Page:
Districts vary widely in wealth and taxing capacity. This affects how much funding they get from different sources. By design, those with less local revenue and greater needs get more money from the state. Federal money also flows to poorer districts. But this money doesn’t make up for huge disparities in the ability to raise revenue from local sources.
Richer districts fund most of their school costs through property taxes. Lower Merion gets just 10 percent of its funds from the state and hardly anything from the federal government, but it has so much property wealth that it is able to raise enough money locally to spend twice as much as Philadelphia per year.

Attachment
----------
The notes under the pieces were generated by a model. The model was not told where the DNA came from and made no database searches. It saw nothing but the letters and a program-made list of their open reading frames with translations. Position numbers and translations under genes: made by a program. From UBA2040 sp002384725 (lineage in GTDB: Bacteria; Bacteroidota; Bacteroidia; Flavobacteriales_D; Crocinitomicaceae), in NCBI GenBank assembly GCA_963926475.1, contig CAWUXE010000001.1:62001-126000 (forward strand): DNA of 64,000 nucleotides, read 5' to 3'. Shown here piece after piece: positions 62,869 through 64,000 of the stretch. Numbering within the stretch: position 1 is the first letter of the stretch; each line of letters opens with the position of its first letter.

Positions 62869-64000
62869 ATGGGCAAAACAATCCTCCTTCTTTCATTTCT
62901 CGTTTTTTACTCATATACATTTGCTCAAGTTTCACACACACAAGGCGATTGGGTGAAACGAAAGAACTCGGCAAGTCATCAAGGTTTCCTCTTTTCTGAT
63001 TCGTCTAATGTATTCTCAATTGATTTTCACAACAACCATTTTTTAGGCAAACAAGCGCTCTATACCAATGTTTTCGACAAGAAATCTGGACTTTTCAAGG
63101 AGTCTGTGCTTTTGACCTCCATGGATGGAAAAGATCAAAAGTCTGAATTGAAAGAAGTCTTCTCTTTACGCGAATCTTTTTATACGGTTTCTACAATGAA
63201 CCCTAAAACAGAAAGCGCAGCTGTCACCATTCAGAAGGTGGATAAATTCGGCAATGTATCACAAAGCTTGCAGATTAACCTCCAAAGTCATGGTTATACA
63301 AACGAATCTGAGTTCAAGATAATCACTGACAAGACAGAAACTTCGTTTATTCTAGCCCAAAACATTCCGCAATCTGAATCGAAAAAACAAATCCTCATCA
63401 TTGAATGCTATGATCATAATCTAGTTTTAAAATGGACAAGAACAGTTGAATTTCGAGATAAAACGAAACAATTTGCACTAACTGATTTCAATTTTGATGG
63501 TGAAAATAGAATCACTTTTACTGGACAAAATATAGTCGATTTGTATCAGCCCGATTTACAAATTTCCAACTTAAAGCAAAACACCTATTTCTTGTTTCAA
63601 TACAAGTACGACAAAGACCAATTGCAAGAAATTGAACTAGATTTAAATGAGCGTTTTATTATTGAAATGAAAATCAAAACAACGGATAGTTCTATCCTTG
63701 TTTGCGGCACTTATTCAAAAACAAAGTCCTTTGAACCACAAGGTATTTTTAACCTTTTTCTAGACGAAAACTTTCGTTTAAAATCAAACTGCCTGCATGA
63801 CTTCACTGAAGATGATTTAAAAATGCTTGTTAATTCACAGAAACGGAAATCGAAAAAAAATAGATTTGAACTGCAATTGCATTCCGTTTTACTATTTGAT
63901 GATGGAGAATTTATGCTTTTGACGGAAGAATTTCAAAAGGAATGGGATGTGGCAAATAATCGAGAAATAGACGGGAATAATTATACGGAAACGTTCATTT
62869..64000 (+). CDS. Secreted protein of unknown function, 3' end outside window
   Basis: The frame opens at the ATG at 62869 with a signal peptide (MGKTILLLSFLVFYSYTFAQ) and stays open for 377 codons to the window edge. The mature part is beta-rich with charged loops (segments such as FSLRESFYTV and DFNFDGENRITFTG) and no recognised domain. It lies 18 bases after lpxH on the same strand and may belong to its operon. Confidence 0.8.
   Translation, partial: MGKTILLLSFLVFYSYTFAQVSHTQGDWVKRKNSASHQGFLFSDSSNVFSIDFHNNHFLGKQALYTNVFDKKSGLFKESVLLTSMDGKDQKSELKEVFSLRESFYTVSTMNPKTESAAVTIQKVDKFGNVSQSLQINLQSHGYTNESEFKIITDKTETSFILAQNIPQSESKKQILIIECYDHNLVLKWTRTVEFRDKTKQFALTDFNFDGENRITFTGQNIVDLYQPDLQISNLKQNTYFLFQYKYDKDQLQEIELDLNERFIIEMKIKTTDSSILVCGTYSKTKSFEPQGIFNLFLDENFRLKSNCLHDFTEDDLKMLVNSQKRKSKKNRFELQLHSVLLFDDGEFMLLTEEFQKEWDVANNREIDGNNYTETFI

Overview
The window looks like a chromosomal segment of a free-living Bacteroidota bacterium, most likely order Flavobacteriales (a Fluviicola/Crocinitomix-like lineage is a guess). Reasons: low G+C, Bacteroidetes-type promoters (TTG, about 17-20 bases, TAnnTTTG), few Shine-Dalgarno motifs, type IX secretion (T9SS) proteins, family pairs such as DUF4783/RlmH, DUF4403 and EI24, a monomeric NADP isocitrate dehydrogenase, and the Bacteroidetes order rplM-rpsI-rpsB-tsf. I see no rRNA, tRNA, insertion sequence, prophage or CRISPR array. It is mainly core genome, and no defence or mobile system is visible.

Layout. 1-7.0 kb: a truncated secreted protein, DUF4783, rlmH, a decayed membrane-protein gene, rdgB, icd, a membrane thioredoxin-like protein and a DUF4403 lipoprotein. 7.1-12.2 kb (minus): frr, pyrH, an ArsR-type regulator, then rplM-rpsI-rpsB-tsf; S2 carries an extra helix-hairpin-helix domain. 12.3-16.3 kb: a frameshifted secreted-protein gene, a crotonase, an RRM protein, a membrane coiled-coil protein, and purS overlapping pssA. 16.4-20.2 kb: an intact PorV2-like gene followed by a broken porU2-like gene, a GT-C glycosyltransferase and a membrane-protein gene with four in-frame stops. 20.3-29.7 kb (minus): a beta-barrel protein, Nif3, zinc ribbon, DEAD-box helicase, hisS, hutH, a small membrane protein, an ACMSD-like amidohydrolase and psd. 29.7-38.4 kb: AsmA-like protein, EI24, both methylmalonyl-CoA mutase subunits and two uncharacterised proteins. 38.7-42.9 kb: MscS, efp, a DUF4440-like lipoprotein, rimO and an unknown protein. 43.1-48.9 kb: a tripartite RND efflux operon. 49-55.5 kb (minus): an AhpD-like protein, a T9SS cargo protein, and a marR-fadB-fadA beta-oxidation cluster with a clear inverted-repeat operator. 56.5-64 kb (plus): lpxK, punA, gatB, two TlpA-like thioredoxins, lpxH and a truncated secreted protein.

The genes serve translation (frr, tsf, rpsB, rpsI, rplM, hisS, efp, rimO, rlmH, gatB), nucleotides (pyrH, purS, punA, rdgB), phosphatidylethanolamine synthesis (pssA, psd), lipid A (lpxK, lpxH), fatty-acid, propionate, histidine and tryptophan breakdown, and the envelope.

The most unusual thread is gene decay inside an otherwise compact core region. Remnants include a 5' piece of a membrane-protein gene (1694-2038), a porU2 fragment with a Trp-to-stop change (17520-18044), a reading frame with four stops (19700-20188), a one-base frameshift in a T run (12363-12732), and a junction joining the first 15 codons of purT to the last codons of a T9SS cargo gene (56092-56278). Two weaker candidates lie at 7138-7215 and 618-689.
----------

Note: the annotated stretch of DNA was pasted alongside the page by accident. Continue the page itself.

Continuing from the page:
Districts in older suburbs like William Penn in Delaware County, which covers Aldan, Colwyn, Darby, East Lansdowne, Lansdowne, and Yeadon Boroughs, have shrinking business and industrial centers, decreasing property values, and a high proportion of low-income families. William Penn gets 44 percent of its funding from the state and provides 50 percent from local sources. Still, it is able to spend only about half as much per pupil as Lower Merion.
Philadelphia, the state’s largest district by far, is literally in a class by itself as far as Harrisburg is concerned when calculating how much state aid it should receive. While beset by poverty, Philadelphia also has assets that smaller districts don’t. But it also must pay for its own court system, social services and other amenities through local taxes. How much money Philadelphia should contribute to its own education system has been a continuing point of contention in Harrisburg. In 2008-09, it got 56 percent of its education expenditures from the state and covered one third of its costs locally.